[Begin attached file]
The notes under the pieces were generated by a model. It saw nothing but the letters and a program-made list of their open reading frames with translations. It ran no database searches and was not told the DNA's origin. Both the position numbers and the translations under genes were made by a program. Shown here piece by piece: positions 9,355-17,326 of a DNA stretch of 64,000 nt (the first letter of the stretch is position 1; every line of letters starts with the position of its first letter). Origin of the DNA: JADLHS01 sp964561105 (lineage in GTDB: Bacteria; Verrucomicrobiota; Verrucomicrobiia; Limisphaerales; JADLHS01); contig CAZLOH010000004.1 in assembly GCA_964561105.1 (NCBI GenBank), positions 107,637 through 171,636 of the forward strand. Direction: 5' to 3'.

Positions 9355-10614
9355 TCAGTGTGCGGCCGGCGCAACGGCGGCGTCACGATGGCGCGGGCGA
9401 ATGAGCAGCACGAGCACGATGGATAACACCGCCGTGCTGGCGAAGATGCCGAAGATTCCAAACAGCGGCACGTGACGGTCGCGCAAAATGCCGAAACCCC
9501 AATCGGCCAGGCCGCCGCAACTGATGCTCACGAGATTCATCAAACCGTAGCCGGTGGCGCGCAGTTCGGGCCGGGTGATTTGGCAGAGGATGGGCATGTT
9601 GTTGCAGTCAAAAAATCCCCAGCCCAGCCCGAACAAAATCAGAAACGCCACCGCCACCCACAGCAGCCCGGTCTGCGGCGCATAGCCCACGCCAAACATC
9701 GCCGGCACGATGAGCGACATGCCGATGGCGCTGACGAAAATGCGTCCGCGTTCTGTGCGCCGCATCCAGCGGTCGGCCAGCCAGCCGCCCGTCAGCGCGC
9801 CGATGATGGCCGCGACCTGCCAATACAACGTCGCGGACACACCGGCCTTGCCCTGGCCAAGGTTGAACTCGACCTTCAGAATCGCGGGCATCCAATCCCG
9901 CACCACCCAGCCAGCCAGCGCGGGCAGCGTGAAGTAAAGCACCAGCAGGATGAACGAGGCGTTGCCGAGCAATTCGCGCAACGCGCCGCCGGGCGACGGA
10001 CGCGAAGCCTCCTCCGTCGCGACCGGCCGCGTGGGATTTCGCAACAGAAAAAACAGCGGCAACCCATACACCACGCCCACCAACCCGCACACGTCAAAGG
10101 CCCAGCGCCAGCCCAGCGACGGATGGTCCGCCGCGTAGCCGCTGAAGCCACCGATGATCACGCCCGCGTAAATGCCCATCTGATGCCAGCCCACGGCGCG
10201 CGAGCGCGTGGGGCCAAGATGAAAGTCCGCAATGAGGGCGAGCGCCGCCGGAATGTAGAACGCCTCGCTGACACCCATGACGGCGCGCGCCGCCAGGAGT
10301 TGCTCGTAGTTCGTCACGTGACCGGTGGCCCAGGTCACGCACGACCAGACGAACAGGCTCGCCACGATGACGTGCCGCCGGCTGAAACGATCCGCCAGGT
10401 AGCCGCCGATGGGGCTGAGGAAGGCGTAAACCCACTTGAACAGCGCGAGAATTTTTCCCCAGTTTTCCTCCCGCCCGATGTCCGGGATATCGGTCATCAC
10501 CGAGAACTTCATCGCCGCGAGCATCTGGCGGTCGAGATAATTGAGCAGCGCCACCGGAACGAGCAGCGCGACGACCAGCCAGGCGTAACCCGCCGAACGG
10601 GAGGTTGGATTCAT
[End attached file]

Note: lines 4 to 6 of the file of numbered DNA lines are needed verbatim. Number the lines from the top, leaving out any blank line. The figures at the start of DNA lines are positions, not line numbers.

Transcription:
9401 ATGAGCAGCACGAGCACGATGGATAACACCGCCGTGCTGGCGAAGATGCCGAAGATTCCAAACAGCGGCACGTGACGGTCGCGCAAAATGCCGAAACCCC
9501 AATCGGCCAGGCCGCCGCAACTGATGCTCACGAGATTCATCAAACCGTAGCCGGTGGCGCGCAGTTCGGGCCGGGTGATTTGGCAGAGGATGGGCATGTT
9601 GTTGCAGTCAAAAAATCCCCAGCCCAGCCCGAACAAAATCAGAAACGCCACCGCCACCCACAGCAGCCCGGTCTGCGGCGCATAGCCCACGCCAAACATC